The murder of Thomas Becket in 1170, cut down inside Canterbury Cathedral by knights of King Henry II’s retinue, sent shock waves throughout England and beyond – an act as scandalous, according to one of his successors as archbishop of Canterbury, Justin Welby, as the assassination of JFK or Martin Luther King.
The extent to which those ripples reverberated across Europe will be illustrated by a number of rare exhibits on display for the first time at the British Museum, as part of its forthcoming exhibition later this month about Becket, his murder and its powerful aftershocks.
“It is no exaggeration to say that this was the crime of the century,” said Naomi Speakman, one of the co-curators of the exhibition. Becket was not only a senior churchman in his own right, but was highly connected to rulers and church figures across Europe, including the pope. And so when he died, she says, the outrage and veneration was swift and widespread.
“A key objective of ours was to take what is [often] thought of as an insular British story, and to refocus it and say, actually, this is a European story,” said Lloyd de Beer, the other co-curator. “This murder happens on a European stage. And these objects speak to different elements of how that murder was received in those European countries.”
Two of the most striking exhibits come from Sweden and Norway, where the cult of Saint Thomas of Canterbury quickly became established, though it would also spread across continental Europe and as far afield as Iceland and Sicily.
Among them is a dramatic font, made two decades after the killing, which depicts the murder in a series of vivid scenes – including, highly unusually, an image of the king giving his soldiers explicit instructions to kill Becket (in case of any doubt, the stonemason has included Henry’s name).
For 850 years the font has stood in a simple rural parish church in the southern Swedish village of Lyngsjö, a building it is not thought to have left since its creation by a local 12th-century stonemason called Tove. “It is a very little village, and has been since the medieval time, and it hasn’t been altered all that much during all of these centuries,” said Heikka Ranta, the heritage officer for the diocese of Lund, in which the church is located.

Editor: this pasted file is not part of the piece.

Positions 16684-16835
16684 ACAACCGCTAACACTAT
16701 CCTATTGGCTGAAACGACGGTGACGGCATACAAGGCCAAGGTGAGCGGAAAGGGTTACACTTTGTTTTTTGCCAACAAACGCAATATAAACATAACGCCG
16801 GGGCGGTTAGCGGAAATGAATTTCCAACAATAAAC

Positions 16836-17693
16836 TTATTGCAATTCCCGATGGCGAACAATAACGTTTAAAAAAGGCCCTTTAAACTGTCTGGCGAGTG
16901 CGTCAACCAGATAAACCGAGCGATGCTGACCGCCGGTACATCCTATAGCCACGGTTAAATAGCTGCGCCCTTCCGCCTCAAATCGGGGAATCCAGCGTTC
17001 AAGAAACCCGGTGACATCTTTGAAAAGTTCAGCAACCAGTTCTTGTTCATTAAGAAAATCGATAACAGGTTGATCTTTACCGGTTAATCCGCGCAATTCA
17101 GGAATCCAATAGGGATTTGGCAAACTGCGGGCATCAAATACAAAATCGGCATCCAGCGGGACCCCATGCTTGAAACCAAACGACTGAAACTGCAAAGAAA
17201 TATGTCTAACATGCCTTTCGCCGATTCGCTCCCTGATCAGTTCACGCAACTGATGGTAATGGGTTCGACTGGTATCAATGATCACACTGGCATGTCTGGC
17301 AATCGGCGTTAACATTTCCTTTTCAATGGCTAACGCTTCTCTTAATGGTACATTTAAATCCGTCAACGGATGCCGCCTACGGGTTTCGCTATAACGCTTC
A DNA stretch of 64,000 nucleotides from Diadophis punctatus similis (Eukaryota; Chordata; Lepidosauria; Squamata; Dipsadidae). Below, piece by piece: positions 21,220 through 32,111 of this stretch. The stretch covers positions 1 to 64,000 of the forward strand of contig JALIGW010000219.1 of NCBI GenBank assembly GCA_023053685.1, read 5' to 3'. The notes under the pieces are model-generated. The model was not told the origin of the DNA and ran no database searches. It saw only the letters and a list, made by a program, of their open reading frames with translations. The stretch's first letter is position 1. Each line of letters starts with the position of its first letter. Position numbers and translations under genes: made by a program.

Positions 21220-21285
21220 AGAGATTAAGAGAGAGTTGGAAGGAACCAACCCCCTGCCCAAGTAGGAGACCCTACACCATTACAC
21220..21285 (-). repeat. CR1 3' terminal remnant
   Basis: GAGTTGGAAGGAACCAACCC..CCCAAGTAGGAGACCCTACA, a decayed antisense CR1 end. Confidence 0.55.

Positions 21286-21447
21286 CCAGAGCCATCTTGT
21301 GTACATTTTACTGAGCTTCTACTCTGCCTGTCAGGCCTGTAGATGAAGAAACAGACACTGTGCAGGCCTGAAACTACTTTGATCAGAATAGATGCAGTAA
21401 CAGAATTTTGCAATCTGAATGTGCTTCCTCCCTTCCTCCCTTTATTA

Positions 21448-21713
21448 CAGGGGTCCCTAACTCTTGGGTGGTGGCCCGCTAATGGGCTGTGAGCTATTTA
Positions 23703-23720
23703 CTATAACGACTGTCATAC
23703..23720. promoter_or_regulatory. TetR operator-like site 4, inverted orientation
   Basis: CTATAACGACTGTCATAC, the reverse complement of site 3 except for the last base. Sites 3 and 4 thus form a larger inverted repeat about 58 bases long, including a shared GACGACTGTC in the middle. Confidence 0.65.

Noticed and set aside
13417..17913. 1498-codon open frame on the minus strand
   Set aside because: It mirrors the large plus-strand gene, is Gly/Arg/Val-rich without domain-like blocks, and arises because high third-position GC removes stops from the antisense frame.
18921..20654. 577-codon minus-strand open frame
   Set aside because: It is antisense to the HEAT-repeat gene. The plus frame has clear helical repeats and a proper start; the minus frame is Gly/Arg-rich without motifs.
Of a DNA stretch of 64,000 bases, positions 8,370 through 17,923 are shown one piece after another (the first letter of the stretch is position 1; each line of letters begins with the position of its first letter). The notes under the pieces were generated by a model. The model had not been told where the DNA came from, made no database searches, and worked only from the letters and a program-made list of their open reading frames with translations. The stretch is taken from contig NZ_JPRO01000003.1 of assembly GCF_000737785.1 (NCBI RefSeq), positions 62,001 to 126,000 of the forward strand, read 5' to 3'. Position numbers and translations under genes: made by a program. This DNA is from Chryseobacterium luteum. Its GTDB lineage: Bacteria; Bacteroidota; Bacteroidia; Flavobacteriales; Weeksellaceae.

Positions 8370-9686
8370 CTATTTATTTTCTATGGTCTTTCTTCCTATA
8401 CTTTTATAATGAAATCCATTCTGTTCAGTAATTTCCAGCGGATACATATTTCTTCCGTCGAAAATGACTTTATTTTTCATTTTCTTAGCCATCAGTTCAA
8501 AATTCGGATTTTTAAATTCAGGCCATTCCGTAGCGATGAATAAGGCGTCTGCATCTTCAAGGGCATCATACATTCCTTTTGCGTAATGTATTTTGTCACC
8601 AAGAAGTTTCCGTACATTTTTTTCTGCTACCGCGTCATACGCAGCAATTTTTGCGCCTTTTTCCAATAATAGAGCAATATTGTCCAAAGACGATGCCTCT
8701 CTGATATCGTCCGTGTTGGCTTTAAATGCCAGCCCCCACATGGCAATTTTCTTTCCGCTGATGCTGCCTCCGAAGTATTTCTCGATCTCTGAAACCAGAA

While today’s parishioners, still baptising their children in the ancient font, may not know much about Becket, according to Ranta (“we are not Anglicans and we are not so familiar with the English stories”), he was a wildly popular saint in the region in the years after his death, as illustrated by a gold reliquary box from Hedalen in Norway, which will also be leaving its home for the first time.
The box, in the shape of a church building mounted by two dragons’ heads, depicts on one side the adoration of the Magi and the murder of Becket – a juxtaposition that illustrates the significance of the saint’s martyrdom at the time. Its home is the spectacular Hedalen stave church, a highly ornate wooden building dating from the 12th century.
One “very cool” aspect of the casket, according to De Beer, is that it portrays both a broken tip of the sword and a portion of Becket’s skull falling to the floor – as described in contemporary accounts of the murder. Both were preserved as relics and given their own chapels inside Canterbury Cathedral, which pilgrims could visit to seek the saint’s blessing.
The exhibition will also include a number of other gold and enamel caskets made in Limoges in France to honour the saint – remarkably, almost 50 similar examples are still known, treasured by churches across Europe.
The reason for his popularity at that time also suggests a relevance today, De Beer said. “Why does Becket appear on this font in rural Sweden, 20 years after his death? Well, Becket represents this person who stands up to royal authority. He’s an extremely attractive figure as a saint, and as a defender of the rights of the church, but as defender of the people against royal tyranny.
“One of the most enduring aspects of Becket today is his reputation as a rebel.”